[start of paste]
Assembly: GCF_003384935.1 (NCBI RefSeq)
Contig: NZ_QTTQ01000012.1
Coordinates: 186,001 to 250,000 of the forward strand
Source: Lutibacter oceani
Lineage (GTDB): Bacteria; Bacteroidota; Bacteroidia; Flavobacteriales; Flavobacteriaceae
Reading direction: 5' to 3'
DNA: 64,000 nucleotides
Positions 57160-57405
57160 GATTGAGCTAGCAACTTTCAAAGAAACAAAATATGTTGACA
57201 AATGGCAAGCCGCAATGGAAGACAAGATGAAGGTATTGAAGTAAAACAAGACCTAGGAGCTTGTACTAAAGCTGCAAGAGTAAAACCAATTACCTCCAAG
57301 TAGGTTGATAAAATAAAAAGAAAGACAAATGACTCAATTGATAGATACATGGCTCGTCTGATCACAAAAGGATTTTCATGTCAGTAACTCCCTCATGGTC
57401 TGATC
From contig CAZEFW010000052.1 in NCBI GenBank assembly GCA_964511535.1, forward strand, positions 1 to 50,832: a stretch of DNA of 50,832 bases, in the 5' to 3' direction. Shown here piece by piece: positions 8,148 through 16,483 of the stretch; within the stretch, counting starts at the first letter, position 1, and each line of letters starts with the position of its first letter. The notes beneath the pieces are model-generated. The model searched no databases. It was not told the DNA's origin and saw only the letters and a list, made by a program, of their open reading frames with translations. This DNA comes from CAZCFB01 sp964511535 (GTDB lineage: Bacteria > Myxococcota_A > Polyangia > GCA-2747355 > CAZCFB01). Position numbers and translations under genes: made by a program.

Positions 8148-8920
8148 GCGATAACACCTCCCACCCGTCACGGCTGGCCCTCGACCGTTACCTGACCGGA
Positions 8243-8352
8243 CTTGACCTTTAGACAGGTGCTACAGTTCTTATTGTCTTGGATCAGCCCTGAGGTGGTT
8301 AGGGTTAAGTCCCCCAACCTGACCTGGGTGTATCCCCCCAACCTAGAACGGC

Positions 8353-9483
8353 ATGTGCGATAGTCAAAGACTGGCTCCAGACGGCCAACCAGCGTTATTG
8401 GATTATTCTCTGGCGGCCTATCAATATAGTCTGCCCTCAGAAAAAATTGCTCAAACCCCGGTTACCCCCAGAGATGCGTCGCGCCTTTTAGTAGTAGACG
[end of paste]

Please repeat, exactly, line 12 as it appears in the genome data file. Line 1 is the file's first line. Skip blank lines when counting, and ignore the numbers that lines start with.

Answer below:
57401 TGATC